Bookham, Avanex Form Oclaro
Oclaro was born today after shareholders from both sides agreed on the merger. Oclaro is getting its first public showing as Bookham announces third-quarter earnings today.
Light Reading did not have a copy of the Oclaro logo at press time, but we're told it's a nice shade of night-sky blue.
A new name and new look were vital because the companies wanted to paint this merger as a fresh start. "Both companies, as you know, have long histories, and good periods and not-so-good periods," Yves LeMaitre, Oclaro's vice president of sales and marketing, tells Light Reading.
That's one way to put it. In 2005, Avanex and Bookham reached a low point of nearly running out of cash, pulling out all the financial stops to stay afloat. (See Bookham, Avanex Shore Up.)
Bookham and Avanex don't overlap much in products, meaning the deal won't address the oversupply that's weighted down optical components. (See Optical Components: Still Too Crowded and Bookham, Avanex Defend Their Deal.)
But the companies say the merger gives them the leverage to compete against JDSU (Nasdaq: JDSU; Toronto: JDU), and against the beefed-up Finisar Corp. (Nasdaq: FNSR) and Opnext Inc. (Nasdaq: OPXT). (See Finisar & Optium Challenge JDSU, Opnext Steps Up With StrataLight, and Opnext Changes CEOs, Starts Cutting.)
"If the people side is well dealt with, which is typically the No. 1 reason why mergers don't succeed, it really gives us a different position in the marketplace," LeMaitre says.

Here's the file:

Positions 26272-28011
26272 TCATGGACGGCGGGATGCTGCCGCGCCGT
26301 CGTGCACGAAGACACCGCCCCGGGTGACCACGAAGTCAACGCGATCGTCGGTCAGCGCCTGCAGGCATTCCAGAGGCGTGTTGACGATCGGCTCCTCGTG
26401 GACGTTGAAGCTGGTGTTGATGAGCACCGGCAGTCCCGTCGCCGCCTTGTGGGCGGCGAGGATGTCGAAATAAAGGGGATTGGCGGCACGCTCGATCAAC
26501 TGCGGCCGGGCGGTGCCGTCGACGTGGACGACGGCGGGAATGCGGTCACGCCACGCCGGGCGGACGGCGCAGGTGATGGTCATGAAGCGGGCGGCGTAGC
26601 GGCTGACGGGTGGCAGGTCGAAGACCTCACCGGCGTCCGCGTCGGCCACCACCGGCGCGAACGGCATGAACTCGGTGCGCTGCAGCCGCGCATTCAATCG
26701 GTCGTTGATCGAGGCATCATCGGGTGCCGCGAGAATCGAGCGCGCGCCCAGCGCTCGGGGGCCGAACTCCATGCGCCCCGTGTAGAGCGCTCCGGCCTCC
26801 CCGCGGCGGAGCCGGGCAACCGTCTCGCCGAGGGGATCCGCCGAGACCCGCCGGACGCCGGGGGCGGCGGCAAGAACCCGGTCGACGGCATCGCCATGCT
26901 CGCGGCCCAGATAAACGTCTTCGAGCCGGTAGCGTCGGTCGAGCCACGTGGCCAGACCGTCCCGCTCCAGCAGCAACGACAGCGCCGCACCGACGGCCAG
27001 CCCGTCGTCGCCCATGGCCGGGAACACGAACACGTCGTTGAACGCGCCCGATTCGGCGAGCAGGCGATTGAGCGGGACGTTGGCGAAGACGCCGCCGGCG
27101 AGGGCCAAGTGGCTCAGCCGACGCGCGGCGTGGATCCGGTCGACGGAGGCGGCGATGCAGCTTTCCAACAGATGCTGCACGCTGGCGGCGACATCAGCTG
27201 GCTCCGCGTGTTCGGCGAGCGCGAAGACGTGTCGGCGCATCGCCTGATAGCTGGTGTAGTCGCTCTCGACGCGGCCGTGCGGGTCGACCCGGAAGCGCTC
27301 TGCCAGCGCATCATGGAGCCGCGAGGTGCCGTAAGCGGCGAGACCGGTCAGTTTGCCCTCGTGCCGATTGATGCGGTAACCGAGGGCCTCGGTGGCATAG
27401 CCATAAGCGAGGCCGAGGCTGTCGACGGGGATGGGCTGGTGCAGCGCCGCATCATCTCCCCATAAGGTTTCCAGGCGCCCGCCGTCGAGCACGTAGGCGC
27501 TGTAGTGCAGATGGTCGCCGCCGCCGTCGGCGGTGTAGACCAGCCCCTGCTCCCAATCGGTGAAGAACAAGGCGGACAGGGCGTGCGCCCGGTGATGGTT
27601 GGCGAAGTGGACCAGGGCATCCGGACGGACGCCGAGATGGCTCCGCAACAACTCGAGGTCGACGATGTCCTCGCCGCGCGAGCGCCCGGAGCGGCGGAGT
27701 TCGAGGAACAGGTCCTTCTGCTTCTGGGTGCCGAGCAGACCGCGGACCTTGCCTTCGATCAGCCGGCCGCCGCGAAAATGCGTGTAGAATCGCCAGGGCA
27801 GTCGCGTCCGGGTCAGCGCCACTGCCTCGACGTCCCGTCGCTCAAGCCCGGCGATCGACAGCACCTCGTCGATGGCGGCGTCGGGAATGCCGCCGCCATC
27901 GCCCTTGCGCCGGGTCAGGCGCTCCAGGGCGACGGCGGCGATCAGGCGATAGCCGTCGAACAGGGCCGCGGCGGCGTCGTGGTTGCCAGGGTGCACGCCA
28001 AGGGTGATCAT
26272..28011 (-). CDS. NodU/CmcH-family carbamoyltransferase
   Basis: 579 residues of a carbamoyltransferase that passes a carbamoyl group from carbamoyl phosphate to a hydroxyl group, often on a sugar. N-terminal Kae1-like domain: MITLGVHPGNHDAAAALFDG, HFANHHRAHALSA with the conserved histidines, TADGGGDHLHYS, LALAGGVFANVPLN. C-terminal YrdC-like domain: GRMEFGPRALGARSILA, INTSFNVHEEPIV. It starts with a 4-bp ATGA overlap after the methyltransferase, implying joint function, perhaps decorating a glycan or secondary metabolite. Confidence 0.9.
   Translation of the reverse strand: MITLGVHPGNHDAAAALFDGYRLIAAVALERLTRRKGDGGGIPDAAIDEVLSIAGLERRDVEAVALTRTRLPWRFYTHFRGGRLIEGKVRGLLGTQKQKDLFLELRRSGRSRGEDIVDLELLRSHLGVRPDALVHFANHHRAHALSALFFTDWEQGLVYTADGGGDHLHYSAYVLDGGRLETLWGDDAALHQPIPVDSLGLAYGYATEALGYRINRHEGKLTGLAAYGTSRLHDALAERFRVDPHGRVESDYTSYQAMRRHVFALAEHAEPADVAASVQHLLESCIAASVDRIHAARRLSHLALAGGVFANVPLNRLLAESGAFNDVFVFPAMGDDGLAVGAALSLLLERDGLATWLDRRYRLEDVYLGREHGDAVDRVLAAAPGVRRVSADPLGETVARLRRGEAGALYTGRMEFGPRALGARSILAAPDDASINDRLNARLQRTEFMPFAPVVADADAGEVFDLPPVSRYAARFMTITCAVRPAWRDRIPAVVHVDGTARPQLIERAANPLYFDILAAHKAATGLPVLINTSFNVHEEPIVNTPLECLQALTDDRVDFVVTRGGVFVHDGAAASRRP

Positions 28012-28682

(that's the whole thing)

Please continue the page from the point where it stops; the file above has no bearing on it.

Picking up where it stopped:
Many details of the merger are already known, including the companies' estimate that they'll eventually cut costs by $28 million per year by merging. Bookham's executive team will be running Oclaro; most of the Avanex executive team has already signed resignation agreements. (See The Bookham Team.)
Layoffs are probably the biggest question on employees' minds. A few cuts are inevitable, but Bookham officials say a mass layoff isn't in the works.
"This is not going to be one of those bloodbath mergers," LeMaitre says. "Both of the companies have gone through a fair amount of their restructuring already, so it's not a merger where you have to cut 50 percent of your staff and some product lines because they overlap."
Oclaro also won't be shutting down any R&D or manufacturing sites, officials note. The company will continue using Fabrinet Co. Ltd. (NYSE:FN) as a contract manufacturer, as Avanex did, but it will also keep operating Bookham's manufacturing facilities.
That might sound like a complex juggling act, but Bookham had intended to start using contract manufacturers anyway. "In a sense, the hybrid model was already part of Bookham. When we fill up Shenzhen, the plans were not to build a parallel Shenzhen," says Jerry Turin, the Bookham CFO who's doing the same job with Oclaro.
Avanex saw a drop in its cash during the December quarter, to $37.1 million from $49.6 million in the previous quarter, but officials insist that's not a sign of trouble to come.
"With the combined cash reserves of both companies, you've got a strong balance sheet. You've got no debt from either company, and Bookham brings a line of credit to the table," Turin says.
— Craig Matsumoto, West Coast Editor, Light Reading